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Five Tips for Dealing with Criticism or Rejection at Work

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  • moez.saleem
    Five Tips for Dealing with Criticism or Rejection at Work We all get negative feedback, rejection or criticism. It s a part of life. It s tempting to take it
    Message 1 of 1 , Jun 20, 2007
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      Five Tips for Dealing with Criticism or Rejection at Work

      We all get negative feedback, rejection or criticism. It’s a part of life. It’s tempting to take it all to heart, to either lose some self-esteem or to lash out. However, there are much better ways to deal with criticism, for it to be a useful learning tool. How we deal with criticism can say as much about us as the criticism itself.

      By Jill Frank

      Five Tips for Dealing with Criticism or Rejection at WorkEveryone who has been employed has had to deal with negative feedback or rejection. Because we tend to merge our identities with our career, it can be a personal blow to our self-esteem when we are criticised at work. Whether it's a job rejection, poor performance appraisal, or office gossip, it doesn't usually bring out our best side.

      I have to admit, I've never been a particularly organised person. I've been to so many classes that I could teach one. These issues have followed me from school to work, never going unnoticed. At one point, the work “feedback” would make me break out in a cold sweat. Luckily, I was given the opportunity to prove myself. With an amazing assistant to keep me on track, I was able to excel. However, if I had let the negative feedback get to me, I wouldn't have been given an opportunity to shine.

      Five Tips to Emerge Stronger
      So what do you do when confronted with criticism you don't really want to hear? Follow the tips below to come out with your pride and your career intact.

      1.     Stop and listen. Our first instinct in this situation is to go on the defensive. Before you start churning out excuses, take a deep breath and objectively listen to the criticism being offered. Is there any truth to what is being said?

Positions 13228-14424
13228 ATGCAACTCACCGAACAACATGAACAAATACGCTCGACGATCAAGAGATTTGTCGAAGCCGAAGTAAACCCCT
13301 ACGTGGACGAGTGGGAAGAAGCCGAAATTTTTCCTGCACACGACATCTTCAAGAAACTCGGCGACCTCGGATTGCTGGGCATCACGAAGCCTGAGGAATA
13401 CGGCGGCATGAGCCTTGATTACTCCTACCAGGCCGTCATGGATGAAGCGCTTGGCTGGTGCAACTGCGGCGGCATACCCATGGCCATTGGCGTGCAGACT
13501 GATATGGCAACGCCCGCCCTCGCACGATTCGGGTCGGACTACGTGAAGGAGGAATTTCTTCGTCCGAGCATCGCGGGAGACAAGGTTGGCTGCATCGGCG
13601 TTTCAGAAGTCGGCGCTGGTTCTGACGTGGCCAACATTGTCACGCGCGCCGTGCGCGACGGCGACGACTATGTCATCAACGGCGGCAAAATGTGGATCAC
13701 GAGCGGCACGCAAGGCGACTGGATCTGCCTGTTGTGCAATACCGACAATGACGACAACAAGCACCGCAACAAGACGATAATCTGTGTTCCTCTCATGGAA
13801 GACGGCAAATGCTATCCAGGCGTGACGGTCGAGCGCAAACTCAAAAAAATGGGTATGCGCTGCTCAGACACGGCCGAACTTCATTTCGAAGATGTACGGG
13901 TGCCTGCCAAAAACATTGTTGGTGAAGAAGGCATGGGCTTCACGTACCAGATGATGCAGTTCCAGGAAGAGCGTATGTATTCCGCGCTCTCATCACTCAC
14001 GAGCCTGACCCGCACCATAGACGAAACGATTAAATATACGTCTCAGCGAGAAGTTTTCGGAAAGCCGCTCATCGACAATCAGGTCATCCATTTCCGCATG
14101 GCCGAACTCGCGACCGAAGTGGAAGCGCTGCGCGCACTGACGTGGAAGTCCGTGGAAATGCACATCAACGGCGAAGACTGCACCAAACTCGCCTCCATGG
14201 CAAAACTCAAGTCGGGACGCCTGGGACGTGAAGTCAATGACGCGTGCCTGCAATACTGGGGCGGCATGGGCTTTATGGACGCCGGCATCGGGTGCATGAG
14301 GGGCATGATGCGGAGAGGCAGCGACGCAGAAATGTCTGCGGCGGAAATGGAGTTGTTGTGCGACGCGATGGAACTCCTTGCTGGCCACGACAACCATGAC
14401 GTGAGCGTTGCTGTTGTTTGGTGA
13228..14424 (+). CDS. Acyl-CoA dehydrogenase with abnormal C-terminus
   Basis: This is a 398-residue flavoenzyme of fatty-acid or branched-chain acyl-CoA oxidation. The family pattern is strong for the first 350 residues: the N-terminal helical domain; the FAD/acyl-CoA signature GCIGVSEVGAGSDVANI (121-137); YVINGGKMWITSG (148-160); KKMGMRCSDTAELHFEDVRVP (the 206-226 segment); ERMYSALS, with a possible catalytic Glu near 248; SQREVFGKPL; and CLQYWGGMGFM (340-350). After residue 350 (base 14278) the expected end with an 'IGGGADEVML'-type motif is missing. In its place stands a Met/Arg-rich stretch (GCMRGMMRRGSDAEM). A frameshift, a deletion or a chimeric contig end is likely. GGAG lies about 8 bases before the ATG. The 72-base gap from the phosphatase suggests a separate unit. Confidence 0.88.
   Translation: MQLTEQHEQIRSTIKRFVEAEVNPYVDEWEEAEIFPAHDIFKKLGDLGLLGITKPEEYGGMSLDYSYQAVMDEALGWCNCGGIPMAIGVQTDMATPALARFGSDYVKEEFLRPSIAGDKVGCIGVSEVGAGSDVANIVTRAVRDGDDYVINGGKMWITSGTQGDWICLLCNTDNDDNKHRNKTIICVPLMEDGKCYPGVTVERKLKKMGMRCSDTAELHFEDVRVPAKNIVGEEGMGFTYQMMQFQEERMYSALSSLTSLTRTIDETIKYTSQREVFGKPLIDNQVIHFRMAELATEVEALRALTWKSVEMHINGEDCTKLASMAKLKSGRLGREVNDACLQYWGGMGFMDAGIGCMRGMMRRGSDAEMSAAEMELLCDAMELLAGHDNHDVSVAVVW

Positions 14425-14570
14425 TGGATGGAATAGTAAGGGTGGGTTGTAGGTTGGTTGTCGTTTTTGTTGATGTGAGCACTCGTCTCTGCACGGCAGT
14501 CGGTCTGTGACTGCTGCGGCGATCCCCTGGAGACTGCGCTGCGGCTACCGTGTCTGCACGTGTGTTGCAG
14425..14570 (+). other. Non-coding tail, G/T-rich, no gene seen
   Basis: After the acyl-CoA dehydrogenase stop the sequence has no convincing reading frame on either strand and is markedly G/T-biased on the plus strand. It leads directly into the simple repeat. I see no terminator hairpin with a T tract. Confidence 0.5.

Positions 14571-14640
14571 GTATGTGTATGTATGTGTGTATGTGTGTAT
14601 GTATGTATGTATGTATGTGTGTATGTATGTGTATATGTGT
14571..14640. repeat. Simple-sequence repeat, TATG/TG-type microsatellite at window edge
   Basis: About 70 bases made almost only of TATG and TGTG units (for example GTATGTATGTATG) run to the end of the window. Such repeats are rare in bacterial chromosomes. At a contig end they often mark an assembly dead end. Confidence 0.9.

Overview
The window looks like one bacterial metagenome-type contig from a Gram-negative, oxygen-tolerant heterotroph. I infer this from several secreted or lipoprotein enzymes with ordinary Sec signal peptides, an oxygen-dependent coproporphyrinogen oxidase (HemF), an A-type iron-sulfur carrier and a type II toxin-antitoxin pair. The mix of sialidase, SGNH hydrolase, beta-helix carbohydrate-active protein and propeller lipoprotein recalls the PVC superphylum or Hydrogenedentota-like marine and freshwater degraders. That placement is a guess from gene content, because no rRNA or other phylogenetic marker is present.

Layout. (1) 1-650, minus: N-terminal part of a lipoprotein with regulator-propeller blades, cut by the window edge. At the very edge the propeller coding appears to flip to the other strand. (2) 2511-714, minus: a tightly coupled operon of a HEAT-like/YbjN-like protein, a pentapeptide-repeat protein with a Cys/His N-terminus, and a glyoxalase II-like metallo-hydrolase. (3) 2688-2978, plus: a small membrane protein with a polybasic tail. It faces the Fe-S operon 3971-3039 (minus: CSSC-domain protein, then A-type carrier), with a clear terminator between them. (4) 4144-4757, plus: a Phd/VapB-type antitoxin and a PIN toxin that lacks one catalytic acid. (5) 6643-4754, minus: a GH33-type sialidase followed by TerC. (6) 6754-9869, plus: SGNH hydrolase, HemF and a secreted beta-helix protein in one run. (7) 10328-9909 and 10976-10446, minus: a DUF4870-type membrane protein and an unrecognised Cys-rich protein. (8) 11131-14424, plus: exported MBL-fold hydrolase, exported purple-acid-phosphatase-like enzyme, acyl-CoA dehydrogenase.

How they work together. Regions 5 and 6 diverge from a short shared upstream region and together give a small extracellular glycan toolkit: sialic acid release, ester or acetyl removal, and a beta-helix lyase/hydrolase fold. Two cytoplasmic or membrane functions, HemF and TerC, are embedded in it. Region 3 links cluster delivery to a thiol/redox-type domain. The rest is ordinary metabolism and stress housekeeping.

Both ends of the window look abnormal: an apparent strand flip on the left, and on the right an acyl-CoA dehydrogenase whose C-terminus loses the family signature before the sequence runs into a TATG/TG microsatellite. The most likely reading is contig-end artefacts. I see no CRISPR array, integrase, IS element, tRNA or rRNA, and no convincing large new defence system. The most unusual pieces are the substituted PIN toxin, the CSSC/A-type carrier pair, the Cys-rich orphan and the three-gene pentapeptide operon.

2.     Keep things professional. Don't even think about retaliating. Our second instinct is to list every fault of the person responsible for inflicting this agony – usually to anyone who will listen. “As if she's perfect!” It's just an instinct, not the right course of action and it makes you look petty and immature.

      3.     Try not to take it personally. Yes, it stings but it doesn't reflect your value as a person. Keep it in perspective: it's work, and constructive criticism comes with the territory.

      4.     Learn from your mistakes. If you didn't get the promotion you applied for, ask yourself if you were thoroughly prepared. If you haven't been performing at the expected level, think about changes you can make to be more effective. Ask for feedback (yes, more feedback!) so that you can improve. If you are fighting an uphill battle like I was, consider accessing outside resources.

      5.     Remember that you are in good company. Even famous people have encountered failure (sometimes publicly) and managed to persevere. Here are just a few: Albert Einstein, Lucille Ball, Alexander Graham Bell, Clint Eastwood, Michael Jordan, Charles Schulz, Mickey Mantle, Malcolm Forbes, and Woody Allen.

       

       

      Regards

       

      Moez Saleem

      Administrative Assistant

      DG & CEO AKUH

       

      Ext # 4625

       

       

       

       

      Official: YES

       

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